I’ve been reflecting over the last few days on how much suffering is caused by our hang-ups about status. The Buddha referred to eight worldly conditions of gain and loss, fame and disrepute, praise and blame, pleasure and pain. You may notice that they are four pairs of opposites, with one of each pair normally being understood as desirable and the other as undesirable. According to the Buddha, hitching one’s wagon to any if these conditions, indeed to any circumstance or condition, is bound to lead to suffering.
A definition of status—my dictionary has it as relative social or professional standing—partakes of at least three of the eight worldly conditions, namely gain, fame and praise, and is to do with how we think we are regarded by others and, actually, how we regard ourselves.
Why are we so concerned by our status, our position in our society? Why are we so anxious to be respected and so offended when others seem to be held in greater esteem than we are? Why do we attach our self-worth to how we compare with other people? And who is deciding how much status is enough? How many people do I have to be better than? One, ten, ten thousand, the world? Doesn’t it all start to look rather ridiculous?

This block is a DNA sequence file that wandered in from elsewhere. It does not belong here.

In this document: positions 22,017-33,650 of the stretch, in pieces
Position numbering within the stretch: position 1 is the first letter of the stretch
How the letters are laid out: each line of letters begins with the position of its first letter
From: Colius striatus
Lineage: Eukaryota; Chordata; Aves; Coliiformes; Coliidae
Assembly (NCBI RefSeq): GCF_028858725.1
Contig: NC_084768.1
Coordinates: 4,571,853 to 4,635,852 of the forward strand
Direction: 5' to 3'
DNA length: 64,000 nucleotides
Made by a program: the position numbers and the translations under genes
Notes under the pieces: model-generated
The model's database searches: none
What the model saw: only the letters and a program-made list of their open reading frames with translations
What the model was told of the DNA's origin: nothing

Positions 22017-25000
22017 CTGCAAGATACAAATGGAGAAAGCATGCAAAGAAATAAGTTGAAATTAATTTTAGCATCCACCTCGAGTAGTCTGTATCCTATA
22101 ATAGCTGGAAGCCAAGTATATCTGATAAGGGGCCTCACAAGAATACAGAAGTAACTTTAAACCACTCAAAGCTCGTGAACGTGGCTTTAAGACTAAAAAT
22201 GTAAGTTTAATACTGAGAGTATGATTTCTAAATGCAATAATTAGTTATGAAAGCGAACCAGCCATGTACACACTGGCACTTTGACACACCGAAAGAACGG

Yet many of us take it so seriously. We cause ourselves and others so much grief as we go about our lives trying to get one-up on everyone else and being so upset when we think someone has got one-up on us. And we do it because we do not yet know that we are so, so much more than this physical body and mind, so much more than the limited perceptions of our senses, that we are something much greater than the separate isolated, vulnerable being that we deem ourselves to be.
In the monastery it is customary to spend the half hour or so before breakfast doing some cleaning tasks in the communal areas. Cleaning the washrooms is a regular job and regardless of whether you are a company director, a famous actress or a millionaire, chances are, if you come for a retreat, you will at some point be asked to clean the toilets. If this is a problem for you then there is a great depth of teaching to be found in this simple task! The person cleaning the toilet is as respected and valued as the one cleaning the altar or the one cooking the breakfast. If there is a judgment, it is in our own mind, and therein lies both the cause of our suffering and our means of liberation.
On a lighter note, did you know that the public toilet in Osmotherley in North Yorkshire is twinned with a public toilet in Cambodia? No? Neither did I until I used the one in Osmotherley last week.